Wednesday, February 28, 2007

Saluting the Centenary of Milton Caniff

Anyone familiar with my work will know that Milton Caniff—creator of Terry and the Pirates and Steve Canyon—is one of my earliest cartoonist heroes. February 28, 2007 marks the centenary of his birth.

Why did Caniff make such an impact on me? After all, he was an artist whose favorite period of mine was produced in the 1930s thru the '40s, a good 40 years before I discovered him when I was an adolescent. What in his work resonated in me after so many decades?

First of all, of course, was his art. In collaboration with his studio-mate, Noel Sickles, who worked on Scorchy Smith at the same time Terry began, Caniff launched a whole new "school" of cartooning, which used high contrast black and white to great dramatic effect (see sample below). The innovative new style captured a sense of urgency and immediacy that was revolutionary, not too unlike cinema verite.


But though the art initially grabbed readers, ultimately it was the stories and the writing that kept readers coming back for more, and made his work timeless. Caniff's writing and plotting brought a new level of sophistication to comics. His characters (usually the villains but sometimes also the protagonists) were not simply driven by the usual pulp desires of greed and evil for their own sake, but sometimes by petty lust and jealousy as well. Caniff's plot turns often hinged on a character acting out, not because they were inherently evil, but usually because of recognizable human frailty, often leading to regret and a realization and acknowledgment of error.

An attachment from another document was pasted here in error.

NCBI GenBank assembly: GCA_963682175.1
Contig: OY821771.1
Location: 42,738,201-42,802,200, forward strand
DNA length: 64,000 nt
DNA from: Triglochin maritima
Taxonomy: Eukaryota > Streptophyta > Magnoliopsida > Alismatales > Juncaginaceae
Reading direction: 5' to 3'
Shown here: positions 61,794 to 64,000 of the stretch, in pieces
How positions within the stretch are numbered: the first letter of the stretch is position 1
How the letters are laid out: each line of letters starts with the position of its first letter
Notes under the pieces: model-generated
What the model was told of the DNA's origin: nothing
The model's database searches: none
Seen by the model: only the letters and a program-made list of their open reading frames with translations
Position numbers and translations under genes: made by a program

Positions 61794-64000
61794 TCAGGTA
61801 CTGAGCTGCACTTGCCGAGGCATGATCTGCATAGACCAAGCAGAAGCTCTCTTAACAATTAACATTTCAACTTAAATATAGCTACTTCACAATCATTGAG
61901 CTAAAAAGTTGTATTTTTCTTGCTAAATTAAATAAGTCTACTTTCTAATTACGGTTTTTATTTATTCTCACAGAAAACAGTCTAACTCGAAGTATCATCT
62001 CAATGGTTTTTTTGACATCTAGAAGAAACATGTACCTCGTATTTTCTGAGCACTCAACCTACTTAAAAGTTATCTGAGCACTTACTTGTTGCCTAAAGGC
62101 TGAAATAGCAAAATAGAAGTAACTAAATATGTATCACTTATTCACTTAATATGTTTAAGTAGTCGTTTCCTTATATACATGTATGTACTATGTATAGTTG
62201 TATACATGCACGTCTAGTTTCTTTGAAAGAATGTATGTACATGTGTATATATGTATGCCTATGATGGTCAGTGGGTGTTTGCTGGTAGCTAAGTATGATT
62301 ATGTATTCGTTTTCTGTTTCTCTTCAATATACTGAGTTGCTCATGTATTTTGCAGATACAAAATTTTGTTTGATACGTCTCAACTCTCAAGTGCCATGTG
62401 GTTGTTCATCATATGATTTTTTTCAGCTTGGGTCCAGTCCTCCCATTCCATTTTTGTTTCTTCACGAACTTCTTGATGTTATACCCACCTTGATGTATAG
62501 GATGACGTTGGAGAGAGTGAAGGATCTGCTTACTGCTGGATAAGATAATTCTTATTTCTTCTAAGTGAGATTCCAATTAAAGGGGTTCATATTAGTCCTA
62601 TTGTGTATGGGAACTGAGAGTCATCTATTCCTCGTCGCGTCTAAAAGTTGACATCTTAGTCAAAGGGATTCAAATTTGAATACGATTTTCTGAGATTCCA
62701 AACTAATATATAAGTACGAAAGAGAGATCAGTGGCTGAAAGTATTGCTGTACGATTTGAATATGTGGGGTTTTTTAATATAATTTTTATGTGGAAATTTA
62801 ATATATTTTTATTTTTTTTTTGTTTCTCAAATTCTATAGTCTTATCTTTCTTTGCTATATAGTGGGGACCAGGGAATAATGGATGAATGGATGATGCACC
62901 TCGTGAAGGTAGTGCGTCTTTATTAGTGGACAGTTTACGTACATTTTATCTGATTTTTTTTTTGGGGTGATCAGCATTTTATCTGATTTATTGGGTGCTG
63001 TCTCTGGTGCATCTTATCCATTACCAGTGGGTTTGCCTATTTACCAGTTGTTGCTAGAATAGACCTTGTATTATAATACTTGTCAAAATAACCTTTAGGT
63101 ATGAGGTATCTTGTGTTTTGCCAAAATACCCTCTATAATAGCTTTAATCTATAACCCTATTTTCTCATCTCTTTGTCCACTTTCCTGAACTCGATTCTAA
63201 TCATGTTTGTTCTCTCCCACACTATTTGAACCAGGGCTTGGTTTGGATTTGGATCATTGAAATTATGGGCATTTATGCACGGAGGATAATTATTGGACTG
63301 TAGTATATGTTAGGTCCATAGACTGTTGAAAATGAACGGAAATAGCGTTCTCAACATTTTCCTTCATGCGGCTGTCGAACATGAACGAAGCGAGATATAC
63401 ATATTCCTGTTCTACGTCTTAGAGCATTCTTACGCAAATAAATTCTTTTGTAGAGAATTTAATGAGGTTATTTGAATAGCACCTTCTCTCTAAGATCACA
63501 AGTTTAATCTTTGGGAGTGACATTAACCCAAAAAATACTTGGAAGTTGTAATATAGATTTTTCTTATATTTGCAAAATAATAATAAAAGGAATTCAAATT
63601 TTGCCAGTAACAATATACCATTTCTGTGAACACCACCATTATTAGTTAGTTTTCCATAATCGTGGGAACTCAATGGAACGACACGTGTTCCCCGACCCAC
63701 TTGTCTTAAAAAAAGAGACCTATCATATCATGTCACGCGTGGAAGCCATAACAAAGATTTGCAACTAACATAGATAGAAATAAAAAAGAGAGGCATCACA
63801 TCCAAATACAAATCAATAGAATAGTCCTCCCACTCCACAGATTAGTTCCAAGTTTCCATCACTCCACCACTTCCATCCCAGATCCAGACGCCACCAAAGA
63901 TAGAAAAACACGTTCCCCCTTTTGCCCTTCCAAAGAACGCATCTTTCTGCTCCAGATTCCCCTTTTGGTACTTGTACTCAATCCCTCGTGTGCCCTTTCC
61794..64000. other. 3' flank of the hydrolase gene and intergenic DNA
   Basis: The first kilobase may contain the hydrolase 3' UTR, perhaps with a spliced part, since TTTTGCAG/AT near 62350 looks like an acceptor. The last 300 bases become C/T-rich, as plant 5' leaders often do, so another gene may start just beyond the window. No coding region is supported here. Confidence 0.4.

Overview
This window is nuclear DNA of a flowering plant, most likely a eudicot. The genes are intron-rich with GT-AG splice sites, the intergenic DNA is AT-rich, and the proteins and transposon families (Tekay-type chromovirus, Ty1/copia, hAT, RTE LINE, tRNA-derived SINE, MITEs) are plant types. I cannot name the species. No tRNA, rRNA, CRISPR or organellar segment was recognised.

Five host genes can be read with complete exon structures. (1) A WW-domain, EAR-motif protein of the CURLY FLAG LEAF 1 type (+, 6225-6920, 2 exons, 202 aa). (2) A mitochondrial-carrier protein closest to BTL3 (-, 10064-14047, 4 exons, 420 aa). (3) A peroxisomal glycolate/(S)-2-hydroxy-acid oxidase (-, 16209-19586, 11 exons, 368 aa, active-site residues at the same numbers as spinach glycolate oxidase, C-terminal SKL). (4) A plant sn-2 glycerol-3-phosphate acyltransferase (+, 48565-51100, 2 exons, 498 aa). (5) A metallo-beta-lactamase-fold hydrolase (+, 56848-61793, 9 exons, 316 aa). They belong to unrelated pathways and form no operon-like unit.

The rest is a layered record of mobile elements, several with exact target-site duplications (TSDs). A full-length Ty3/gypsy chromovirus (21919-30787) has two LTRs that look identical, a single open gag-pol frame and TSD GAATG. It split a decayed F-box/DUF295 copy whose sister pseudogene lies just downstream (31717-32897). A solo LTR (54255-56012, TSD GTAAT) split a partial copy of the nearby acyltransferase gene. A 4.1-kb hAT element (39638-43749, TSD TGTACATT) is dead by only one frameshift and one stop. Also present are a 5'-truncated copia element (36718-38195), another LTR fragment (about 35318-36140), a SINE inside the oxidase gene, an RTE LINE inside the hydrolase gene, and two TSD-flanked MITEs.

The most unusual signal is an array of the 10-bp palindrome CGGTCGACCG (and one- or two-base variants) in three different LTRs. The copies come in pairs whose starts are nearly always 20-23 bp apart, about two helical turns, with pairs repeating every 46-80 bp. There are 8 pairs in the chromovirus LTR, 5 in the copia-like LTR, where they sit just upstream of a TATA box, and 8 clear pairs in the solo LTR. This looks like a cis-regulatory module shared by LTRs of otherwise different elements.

Even compared to many comics being published today, Caniff's characters and storylines were adult and sophisticated; sex and sexual politics often smoldered beneath the surface and were a potent part of his storylines. There was a lot of subtext both to his stories and the characters.

As this suggests, Caniff's characters' were complex, human and unpredictable—and, in the case of iconic characters like the Dragon Lady, bigger than life. But they also were instantly recognizable to readers. As one of the first "deans of cartoonists," Caniff was an innovator and visionary, who by all accounts also was modest and a true gentleman who was an effective ambassador for his field.

For a more detailed assessment of his work, click here. Reprints of Caniff's work are widely available, and a biography of Caniff by comics historian R.C. Harvey is due in June.

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